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The climate of most of Thailand is governed by three seasons: rainy (roughly May–Oct), caused by the southwest monsoon dumping moisture gathered from the Andaman Sea and the Gulf of Thailand; cool (Nov–Feb); and hot (March–May). The rainy season is the least predictable of the three, varying in length and intensity from year to year, but it’s never a case of the heavens opening in May and not closing again till October: there’ll be rain most days, but often only for a few hours in the afternoon or at night. The rains usually gather force between June and August, coming to a peak in September and October, when unpaved roads are reduced to mud troughs. The cool season is the pleasantest time to visit, although temperatures can still reach a broiling 30°C in the middle of the day. In the hot season, when temperatures often rise to 35°C in Bangkok, the best thing to do is to hit the beach.

Within this scheme, slight variations are found from region to region (see Climate). The upland, less humid north experiences the greatest range of temperatures: at night in the cool season the thermometer dips markedly, occasionally approaching zero on the higher slopes, and this region is often hotter than the central plains between March and May. It’s the northeast that gets the very worst of the hot season, with clouds of dust gathering above the parched fields, and humid air too. In southern Thailand, temperatures are more consistent throughout the year, with less variation the closer you get to the equator. The rainy season hits the Andaman coast of the southern peninsula harder than anywhere else in the country: rainfall can start in April and usually persists until November.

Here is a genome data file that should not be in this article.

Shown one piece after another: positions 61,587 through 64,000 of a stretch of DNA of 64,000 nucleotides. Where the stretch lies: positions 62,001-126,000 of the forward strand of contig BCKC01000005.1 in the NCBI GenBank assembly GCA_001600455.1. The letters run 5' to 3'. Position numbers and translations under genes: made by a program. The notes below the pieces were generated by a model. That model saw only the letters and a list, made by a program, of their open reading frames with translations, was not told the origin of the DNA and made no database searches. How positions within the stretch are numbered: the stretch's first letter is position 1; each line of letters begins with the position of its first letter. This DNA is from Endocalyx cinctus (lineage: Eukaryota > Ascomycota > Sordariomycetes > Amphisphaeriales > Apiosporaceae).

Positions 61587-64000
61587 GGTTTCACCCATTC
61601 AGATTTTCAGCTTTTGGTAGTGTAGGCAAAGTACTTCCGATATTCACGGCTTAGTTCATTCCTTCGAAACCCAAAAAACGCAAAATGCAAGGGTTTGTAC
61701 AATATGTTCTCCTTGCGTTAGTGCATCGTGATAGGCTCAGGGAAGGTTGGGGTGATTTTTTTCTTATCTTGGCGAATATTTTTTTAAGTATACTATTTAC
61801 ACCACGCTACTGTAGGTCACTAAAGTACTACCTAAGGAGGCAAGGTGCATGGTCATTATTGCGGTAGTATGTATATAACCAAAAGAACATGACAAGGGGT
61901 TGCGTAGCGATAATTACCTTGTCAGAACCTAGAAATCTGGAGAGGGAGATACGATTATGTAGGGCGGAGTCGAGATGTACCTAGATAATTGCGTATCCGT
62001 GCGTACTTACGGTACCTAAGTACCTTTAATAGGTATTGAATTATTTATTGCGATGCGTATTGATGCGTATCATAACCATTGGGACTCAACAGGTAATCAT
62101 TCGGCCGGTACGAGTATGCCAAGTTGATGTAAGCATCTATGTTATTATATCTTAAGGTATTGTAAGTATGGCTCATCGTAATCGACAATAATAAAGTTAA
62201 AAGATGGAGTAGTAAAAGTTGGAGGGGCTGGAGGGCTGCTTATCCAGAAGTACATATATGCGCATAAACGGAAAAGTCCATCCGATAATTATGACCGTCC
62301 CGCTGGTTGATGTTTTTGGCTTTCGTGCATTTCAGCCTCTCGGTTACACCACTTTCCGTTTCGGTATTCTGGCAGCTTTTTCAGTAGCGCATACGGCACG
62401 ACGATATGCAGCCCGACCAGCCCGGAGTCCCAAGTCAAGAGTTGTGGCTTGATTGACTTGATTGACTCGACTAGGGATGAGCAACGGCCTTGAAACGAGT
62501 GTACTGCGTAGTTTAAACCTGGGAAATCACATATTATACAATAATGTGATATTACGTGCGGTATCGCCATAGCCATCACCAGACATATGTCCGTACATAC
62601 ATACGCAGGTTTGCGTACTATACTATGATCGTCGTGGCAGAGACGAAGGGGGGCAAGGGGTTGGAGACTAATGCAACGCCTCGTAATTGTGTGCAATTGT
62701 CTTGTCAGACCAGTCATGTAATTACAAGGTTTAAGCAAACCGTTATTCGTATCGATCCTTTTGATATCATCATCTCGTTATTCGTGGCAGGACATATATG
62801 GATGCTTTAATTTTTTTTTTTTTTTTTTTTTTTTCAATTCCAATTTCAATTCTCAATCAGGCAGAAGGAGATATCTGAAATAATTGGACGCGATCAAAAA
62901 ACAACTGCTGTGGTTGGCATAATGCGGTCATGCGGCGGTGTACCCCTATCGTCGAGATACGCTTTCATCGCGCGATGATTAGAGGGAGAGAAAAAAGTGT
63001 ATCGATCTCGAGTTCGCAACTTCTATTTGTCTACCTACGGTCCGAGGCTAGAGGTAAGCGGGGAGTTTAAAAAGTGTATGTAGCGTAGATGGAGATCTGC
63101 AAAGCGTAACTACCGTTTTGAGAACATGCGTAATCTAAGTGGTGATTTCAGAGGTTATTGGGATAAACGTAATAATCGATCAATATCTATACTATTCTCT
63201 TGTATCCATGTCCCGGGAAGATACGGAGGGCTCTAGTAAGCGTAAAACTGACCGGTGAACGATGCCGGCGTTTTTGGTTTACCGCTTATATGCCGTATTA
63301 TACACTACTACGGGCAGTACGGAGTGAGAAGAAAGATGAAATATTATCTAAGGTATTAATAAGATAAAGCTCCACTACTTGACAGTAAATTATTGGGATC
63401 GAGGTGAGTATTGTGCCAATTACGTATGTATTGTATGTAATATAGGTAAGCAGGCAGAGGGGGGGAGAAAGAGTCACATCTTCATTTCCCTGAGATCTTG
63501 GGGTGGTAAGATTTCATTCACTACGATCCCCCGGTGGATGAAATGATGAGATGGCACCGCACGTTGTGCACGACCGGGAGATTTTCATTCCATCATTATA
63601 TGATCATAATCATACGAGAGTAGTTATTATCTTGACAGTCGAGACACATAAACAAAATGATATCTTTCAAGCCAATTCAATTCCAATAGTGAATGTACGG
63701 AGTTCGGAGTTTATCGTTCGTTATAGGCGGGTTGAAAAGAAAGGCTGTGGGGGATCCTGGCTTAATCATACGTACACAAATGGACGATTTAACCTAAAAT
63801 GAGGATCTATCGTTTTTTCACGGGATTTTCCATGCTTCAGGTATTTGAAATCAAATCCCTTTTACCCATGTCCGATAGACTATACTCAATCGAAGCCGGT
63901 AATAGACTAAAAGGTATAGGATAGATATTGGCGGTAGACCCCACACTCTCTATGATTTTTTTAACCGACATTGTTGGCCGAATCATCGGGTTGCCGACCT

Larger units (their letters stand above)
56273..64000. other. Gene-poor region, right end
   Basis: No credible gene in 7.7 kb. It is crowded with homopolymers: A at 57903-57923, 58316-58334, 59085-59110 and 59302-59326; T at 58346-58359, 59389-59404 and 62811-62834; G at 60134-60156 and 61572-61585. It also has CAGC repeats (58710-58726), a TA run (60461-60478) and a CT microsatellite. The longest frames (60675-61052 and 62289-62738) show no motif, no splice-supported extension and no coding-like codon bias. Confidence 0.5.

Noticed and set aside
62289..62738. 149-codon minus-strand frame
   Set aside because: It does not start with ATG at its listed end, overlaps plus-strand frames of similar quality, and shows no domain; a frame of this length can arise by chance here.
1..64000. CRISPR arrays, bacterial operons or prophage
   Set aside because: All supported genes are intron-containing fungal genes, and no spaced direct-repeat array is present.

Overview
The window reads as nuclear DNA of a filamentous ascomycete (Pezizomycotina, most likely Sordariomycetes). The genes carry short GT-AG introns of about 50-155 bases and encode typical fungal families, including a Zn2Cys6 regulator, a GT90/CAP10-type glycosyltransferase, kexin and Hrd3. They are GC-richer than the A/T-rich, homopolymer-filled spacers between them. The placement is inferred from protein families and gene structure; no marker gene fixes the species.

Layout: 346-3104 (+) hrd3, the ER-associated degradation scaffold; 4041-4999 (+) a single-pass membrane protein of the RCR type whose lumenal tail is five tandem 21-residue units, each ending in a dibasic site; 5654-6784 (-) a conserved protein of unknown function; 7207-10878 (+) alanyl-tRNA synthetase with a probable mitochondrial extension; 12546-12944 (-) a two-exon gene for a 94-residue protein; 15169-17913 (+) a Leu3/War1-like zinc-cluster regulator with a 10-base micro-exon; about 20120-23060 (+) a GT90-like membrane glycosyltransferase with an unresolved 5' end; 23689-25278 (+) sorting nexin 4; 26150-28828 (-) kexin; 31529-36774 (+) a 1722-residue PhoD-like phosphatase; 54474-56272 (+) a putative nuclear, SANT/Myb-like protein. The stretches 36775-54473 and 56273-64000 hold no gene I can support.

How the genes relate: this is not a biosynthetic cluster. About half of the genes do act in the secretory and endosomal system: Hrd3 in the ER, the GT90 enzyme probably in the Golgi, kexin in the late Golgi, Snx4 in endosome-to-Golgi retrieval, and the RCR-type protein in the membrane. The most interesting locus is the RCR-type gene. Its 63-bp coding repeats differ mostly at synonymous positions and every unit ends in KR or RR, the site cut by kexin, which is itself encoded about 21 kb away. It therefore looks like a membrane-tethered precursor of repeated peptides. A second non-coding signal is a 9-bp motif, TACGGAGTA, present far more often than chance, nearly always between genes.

One area of the country, the Gulf coast of the southern peninsula, lies outside this general pattern. With the sea immediately to the east, this coast and its offshore islands feel the effects of the northeast monsoon, which brings rain between October and January, especially in November, but suffers less than the Andaman coast from the southwest monsoon.

Overall, the cool season is the best time to come to Thailand: as well as having more manageable temperatures and less rain, it offers waterfalls in full spate and the best of the upland flowers in bloom. Bear in mind, however, that it’s also the busiest season, so forward planning is essential.

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